And every altar through Admetos' house
She visited and crowned and prayed before,
Stripping the myrtle-foliage from the boughs,

^ Perhaps addressed to Persephone, goddess of the dead.


Without a tear, without a groan, — no change

At all to that skin's nature, fair to see, 235

Caused by the imminent evil. But this done —

Reaching her chamber, falling on her bed.

There, truly, burst she into tears and spoke :

' O bride-bed, where I loosened from my life

Virginity for that same husband's sake 240

Because of whom I die now — fare thee well !

Since nowise do I hate thee : me alone

Hast thou destroyed ; for, shrinking to betray

Thee and my spouse, I die : but thee, O bed,

Some other woman shall possess as wife — 245

Truer, no ! but of better fortune, say ! '

— So falls on, kisses it till all the couch

Is moistened with the eyes' sad overflow.

But, when of many tears she had her fill,

She flings from off the couch, goes headlong forth, 250

Yet — forth the chamber — still keeps turning back

And casts her on the couch asrain once more.

Her children, clinging to their mother's robe.

Wept meanwhile : but she took them in her arms,

And, as a dying woman might, embraced 255

Now one and now the other : 'neath the roof,

All of the household servants wept as well.

Moved to compassion for their mistress ; she

Extended her right hand to all and each.

And there was no one of such low degree 26O

She spoke not to nor had an answer from.

Such are the evils in Admetos' house.

Dying, — why, he had died ; but, living, gains

Such grief as this he never will forget ! "

And ivhen they questioned of Admetos, " Well — 265
Holding his dear wife in his hands, he weeps ;


Entreats her not to give him up, and seeks

The impossible, in fine : for there she wastes

And withers by disease, abandoned now,

A mere dead weight upon her husband's arm. 270

Yet, none the less, although she breathe so faint,

Her will is to behold the beams o' the sun :

Since never more again, but this last once,

Shall she see sun, its circlet or its ray.

But I will go, announce your presence, — friends 275

Indeed ; since 't is not all so love th^ir lords

As seek them in misfortune, kind the same :

But you are the old friends I recognize."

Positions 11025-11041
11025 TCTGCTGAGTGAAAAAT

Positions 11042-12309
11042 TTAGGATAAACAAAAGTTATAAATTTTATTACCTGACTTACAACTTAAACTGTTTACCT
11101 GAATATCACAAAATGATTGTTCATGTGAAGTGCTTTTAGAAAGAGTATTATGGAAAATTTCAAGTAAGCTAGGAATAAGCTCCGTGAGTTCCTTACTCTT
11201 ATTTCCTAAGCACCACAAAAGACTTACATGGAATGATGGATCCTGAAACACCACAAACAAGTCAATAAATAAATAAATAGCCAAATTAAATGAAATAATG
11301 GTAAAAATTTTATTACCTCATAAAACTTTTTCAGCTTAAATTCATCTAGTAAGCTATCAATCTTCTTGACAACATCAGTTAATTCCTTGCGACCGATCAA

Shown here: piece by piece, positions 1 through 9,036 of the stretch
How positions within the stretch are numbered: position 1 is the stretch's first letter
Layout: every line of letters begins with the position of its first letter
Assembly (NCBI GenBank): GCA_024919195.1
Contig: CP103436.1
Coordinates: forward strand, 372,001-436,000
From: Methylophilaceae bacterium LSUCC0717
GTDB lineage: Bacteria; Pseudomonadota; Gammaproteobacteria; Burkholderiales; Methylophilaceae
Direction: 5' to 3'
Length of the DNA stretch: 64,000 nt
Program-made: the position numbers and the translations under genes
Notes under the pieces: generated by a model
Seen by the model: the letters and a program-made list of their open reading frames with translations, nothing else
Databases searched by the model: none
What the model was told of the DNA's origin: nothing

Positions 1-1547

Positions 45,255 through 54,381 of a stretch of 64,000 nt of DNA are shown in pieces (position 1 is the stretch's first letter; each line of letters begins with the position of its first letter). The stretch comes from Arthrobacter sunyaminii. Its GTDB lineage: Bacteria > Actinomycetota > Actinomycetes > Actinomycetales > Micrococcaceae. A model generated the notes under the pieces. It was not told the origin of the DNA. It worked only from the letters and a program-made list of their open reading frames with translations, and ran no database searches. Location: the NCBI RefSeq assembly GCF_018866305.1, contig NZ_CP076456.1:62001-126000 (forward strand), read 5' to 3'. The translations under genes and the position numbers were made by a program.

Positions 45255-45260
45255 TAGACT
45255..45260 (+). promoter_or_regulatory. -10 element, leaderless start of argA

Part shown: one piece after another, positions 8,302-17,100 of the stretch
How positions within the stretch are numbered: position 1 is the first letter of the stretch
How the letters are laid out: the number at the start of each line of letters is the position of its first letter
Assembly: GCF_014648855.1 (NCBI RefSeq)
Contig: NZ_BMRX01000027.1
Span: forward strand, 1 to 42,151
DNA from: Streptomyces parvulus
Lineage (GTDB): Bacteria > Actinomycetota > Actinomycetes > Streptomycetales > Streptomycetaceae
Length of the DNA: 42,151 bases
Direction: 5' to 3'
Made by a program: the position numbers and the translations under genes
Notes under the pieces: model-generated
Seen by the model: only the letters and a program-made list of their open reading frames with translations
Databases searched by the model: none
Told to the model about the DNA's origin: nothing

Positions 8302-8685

And at the icord she turned again to go
The while they waited^ taking up the plaint 280

To Zeus again : " What passage from this strait ?
What loosing of the heavy fortune fast
About the palace ? Will such help appear,
Or must we clip the locks and cast around .
Each form already the black peplos' fold ? 285

Clearly the black robe, clearly ! All the same,
Pray to the Gods ! — like Gods' no power so great !
O thou king Paian, find some way to save !
Reveal it, yea, reveal it ! Since of old
Thou found'st a cure, why, now again become 290

[Releaser from the bonds of Death, we beg, .
And give the sanguinary Hades pause ! "
So the song dwindled into a mere moan^
How dear the %oife^ and what her hushand^s woe ;
When suddenly —

" Behold, behold ! " hreaks forth :
" Here is she coming from the house indeed ! 296

Her husband comes, too ! Cry aloud, lament,
Pheraian land, this best of women, bound —
So is she withered by disease away —


For realms below and their infernal king ! 300

Never will we affirm there 's more of joy

Than grief in marriage ; making estimate

Both from old sorrows anciently observed,

And this misfortune of the king we see —

Admetos who, of bravest spouse bereaved, 305

Will live life's remnant out, no life at all ! "

So wailed they, tvhile a sad procession wound
Blow from the innermost o^ the palace , stopped
At the extreme verge of the platformfront :
There opened, and disclosed Alkestis' self 310

The consecrated lady, home to look
Her last — and let the living look their last —
She at the sun, we at Alkestis. 313

Online LibraryJohn Henry WrightMasterpieces of Greek literature; Homer: Tyrtaeus: Archilochus: Callistratus: Alcaeus: Sappho: Anacreon: Pindar: Aeschylus: Sophocles: Euripides Aristophanes: Herodotus: Thucydides: Xenophon: Plato: Theocritus: Lucian, with biographical sketches and notes; → online text (page 13 of 29)